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Systematic Spatial Variations in Attitudes Toward Police Actions

Please use this identifier to cite or link to this item: http://hdl.handle.net/1811/22494

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dc.creator Pyle, Gerald F. en_US
dc.date.accessioned 2006-07-07T01:39:27Z
dc.date.available 2006-07-07T01:39:27Z
dc.date.issued 1977-11 en_US
dc.identifier.citation The Ohio Journal of Science. v77, n6 (November, 1977), 286-297 en_US
dc.identifier.issn 0030-0950 en_US
dc.identifier.uri http://hdl.handle.net/1811/22494
dc.description Author Institution: Department of Urban Studies, University of Akron en_US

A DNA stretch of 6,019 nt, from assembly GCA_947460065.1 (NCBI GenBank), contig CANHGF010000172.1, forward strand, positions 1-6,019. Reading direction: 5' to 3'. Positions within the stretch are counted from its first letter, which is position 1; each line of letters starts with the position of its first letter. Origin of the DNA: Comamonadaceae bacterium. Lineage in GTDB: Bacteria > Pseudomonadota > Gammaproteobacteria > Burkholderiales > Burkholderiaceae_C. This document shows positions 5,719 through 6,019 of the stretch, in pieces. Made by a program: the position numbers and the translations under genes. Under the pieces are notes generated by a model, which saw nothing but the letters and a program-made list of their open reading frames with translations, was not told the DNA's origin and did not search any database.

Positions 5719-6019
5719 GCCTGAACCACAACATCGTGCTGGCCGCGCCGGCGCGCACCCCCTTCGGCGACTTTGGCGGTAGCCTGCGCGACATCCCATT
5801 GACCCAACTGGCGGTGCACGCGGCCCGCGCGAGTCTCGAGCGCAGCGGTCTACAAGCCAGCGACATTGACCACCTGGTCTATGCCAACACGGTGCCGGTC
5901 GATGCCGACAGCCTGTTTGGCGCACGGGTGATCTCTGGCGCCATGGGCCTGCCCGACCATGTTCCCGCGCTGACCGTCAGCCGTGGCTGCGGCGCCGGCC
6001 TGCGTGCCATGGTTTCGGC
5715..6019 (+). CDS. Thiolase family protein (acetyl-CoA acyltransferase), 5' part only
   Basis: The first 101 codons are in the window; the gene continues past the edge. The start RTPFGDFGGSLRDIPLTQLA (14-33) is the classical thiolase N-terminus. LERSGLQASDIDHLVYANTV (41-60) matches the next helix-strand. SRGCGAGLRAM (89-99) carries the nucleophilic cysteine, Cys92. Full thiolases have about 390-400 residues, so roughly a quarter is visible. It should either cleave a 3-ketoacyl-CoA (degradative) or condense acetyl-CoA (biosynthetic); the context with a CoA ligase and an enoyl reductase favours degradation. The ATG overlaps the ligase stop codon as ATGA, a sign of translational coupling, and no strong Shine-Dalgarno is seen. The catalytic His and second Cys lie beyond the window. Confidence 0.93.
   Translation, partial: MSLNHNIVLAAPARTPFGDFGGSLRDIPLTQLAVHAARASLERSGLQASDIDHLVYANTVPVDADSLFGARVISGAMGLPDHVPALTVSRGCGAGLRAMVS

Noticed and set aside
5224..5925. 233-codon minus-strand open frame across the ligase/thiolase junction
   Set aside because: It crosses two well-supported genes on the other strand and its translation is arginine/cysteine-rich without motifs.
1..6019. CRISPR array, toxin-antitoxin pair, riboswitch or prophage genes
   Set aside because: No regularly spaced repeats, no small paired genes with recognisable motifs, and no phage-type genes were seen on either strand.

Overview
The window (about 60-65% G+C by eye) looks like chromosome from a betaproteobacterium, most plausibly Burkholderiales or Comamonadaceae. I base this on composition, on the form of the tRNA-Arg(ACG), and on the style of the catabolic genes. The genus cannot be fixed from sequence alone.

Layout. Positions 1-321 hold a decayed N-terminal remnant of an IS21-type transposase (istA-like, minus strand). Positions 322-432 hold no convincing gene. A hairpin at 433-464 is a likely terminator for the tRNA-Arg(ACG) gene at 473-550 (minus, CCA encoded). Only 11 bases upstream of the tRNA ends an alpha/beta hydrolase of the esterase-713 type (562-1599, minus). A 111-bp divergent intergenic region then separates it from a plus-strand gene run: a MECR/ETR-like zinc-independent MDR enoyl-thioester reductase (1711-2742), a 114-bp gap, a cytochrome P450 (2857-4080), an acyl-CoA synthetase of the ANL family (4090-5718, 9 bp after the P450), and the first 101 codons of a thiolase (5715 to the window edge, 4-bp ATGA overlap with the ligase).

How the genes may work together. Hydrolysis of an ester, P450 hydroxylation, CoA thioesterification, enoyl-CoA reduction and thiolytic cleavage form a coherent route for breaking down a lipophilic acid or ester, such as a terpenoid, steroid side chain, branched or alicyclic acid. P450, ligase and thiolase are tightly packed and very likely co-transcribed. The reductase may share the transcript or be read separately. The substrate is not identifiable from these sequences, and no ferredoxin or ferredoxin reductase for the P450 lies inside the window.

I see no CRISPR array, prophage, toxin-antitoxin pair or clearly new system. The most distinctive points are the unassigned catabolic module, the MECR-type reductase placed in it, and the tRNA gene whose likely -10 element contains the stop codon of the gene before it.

dc.description.abstract From June 1973 to August 1974 a survey was conducted to identify sociospatial similarities and differences in public perception of police actions. A geographically stratified samples of 2,000 respondents within Summit County, OH evaluated police actions on 10 key issues. Analytical results by socio-economic and demographic characterists showed distinctly systematic variations in attitudes. Confidence in the police increased with increasing age, income, and education. Whites demonstrated more confidence in the police than blacks, and men more than women. A spatial comparison of these systematic differences indicated a pattern which could be compared to the overall social ecology of the study area. Policy recommendations for the improvement of police-community relations based on these findings were made. en_US
dc.format.extent 1791300 bytes
dc.format.mimetype application/pdf
dc.language.iso en_US
dc.title Systematic Spatial Variations in Attitudes Toward Police Actions en_US